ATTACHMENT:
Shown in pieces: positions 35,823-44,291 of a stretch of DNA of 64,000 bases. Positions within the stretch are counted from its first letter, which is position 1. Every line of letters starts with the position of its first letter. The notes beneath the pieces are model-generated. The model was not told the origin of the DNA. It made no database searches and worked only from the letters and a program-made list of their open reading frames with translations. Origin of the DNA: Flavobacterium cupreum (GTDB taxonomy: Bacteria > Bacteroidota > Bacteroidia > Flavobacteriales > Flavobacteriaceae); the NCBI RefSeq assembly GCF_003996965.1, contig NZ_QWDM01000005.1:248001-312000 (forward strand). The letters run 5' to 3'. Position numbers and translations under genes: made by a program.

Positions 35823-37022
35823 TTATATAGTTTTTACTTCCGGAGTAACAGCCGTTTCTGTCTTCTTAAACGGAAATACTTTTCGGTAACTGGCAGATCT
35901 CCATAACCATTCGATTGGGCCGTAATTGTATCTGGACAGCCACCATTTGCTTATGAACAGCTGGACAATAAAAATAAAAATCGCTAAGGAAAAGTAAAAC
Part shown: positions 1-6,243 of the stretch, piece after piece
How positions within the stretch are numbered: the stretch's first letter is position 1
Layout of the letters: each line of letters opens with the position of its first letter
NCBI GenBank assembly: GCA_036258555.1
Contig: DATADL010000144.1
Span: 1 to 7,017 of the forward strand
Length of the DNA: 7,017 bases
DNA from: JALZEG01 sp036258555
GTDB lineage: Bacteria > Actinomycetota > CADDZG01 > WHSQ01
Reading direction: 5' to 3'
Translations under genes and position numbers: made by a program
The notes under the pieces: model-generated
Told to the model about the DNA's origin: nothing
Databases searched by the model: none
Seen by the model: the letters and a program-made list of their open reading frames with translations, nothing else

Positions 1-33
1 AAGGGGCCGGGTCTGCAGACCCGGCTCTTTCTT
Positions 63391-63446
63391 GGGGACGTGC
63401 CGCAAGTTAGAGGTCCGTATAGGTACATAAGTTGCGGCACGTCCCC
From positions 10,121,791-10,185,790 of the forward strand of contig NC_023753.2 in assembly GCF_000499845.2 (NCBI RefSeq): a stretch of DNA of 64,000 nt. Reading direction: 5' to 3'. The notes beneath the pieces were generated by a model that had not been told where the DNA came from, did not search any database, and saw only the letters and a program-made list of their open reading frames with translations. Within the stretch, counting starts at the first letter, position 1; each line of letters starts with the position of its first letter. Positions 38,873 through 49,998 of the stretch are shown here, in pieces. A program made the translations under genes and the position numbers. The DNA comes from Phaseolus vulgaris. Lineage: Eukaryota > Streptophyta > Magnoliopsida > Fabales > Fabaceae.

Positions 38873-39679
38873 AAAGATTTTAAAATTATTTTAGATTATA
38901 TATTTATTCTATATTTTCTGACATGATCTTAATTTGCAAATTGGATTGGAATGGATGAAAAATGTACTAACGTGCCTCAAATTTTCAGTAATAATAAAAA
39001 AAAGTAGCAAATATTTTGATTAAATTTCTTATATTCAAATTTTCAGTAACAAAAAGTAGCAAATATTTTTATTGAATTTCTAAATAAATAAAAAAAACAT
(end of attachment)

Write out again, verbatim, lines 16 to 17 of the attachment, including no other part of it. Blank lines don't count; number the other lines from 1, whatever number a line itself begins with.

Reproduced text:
The notes under the pieces: model-generated
Told to the model about the DNA's origin: nothing